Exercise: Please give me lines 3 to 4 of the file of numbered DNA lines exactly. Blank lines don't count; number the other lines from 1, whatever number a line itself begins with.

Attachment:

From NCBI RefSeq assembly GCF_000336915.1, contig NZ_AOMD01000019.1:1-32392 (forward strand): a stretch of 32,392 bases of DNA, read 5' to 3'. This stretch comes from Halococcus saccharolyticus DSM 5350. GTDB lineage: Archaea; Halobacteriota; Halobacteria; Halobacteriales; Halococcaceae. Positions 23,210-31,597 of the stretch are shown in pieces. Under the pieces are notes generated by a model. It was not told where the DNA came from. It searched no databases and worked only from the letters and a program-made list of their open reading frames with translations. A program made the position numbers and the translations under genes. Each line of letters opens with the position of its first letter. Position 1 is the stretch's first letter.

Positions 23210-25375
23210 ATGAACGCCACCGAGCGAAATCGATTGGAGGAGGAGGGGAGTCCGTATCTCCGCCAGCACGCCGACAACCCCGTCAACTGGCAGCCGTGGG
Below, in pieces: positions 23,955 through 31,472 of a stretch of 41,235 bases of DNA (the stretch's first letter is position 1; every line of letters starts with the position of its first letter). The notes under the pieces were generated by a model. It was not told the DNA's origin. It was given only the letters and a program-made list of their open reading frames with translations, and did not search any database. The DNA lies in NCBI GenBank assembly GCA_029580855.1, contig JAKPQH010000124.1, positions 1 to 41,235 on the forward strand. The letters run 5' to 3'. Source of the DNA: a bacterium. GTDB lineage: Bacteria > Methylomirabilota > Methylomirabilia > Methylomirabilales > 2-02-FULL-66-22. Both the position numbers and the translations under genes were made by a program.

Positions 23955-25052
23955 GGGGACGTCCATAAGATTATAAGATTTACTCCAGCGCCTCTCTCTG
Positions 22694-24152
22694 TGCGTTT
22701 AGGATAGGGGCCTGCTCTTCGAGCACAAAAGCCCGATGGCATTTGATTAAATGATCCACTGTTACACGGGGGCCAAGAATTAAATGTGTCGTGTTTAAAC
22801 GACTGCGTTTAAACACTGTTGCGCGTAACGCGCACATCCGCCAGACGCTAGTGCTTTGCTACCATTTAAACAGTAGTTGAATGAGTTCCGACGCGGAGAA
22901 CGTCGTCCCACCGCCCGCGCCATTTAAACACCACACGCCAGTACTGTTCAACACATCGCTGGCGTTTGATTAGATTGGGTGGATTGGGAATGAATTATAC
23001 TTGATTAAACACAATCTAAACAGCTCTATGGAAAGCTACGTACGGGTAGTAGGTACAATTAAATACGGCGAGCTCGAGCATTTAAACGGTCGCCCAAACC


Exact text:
23210 ATGAACGCCACCGAGCGAAATCGATTGGAGGAGGAGGGGAGTCCGTATCTCCGCCAGCACGCCGACAACCCCGTCAACTGGCAGCCGTGGG
Below, in pieces: positions 23,955 through 31,472 of a stretch of 41,235 bases of DNA (the stretch's first letter is position 1; every line of letters starts with the position of its first letter). The notes under the pieces were generated by a model. It was not told the DNA's origin. It was given only the letters and a program-made list of their open reading frames with translations, and did not search any database. The DNA lies in NCBI GenBank assembly GCA_029580855.1, contig JAKPQH010000124.1, positions 1 to 41,235 on the forward strand. The letters run 5' to 3'. Source of the DNA: a bacterium. GTDB lineage: Bacteria > Methylomirabilota > Methylomirabilia > Methylomirabilales > 2-02-FULL-66-22. Both the position numbers and the translations under genes were made by a program.